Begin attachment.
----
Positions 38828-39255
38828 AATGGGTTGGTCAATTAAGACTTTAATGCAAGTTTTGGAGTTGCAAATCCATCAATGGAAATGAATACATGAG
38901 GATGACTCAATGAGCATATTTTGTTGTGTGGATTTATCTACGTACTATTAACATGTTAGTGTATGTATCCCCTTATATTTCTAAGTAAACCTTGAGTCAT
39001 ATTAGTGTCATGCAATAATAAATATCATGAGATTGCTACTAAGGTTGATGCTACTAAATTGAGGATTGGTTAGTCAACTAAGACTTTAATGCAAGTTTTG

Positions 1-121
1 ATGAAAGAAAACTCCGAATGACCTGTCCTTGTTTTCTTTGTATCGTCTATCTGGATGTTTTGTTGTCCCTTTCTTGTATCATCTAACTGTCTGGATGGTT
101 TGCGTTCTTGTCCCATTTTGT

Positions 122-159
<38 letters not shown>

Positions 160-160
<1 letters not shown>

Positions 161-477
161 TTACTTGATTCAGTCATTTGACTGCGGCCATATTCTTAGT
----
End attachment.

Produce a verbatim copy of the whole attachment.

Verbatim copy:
Positions 38828-39255
38828 AATGGGTTGGTCAATTAAGACTTTAATGCAAGTTTTGGAGTTGCAAATCCATCAATGGAAATGAATACATGAG
38901 GATGACTCAATGAGCATATTTTGTTGTGTGGATTTATCTACGTACTATTAACATGTTAGTGTATGTATCCCCTTATATTTCTAAGTAAACCTTGAGTCAT
39001 ATTAGTGTCATGCAATAATAAATATCATGAGATTGCTACTAAGGTTGATGCTACTAAATTGAGGATTGGTTAGTCAACTAAGACTTTAATGCAAGTTTTG

Positions 1-121
1 ATGAAAGAAAACTCCGAATGACCTGTCCTTGTTTTCTTTGTATCGTCTATCTGGATGTTTTGTTGTCCCTTTCTTGTATCATCTAACTGTCTGGATGGTT
101 TGCGTTCTTGTCCCATTTTGT

Positions 122-159
<38 letters not shown>

Positions 160-160
<1 letters not shown>

Positions 161-477
161 TTACTTGATTCAGTCATTTGACTGCGGCCATATTCTTAGT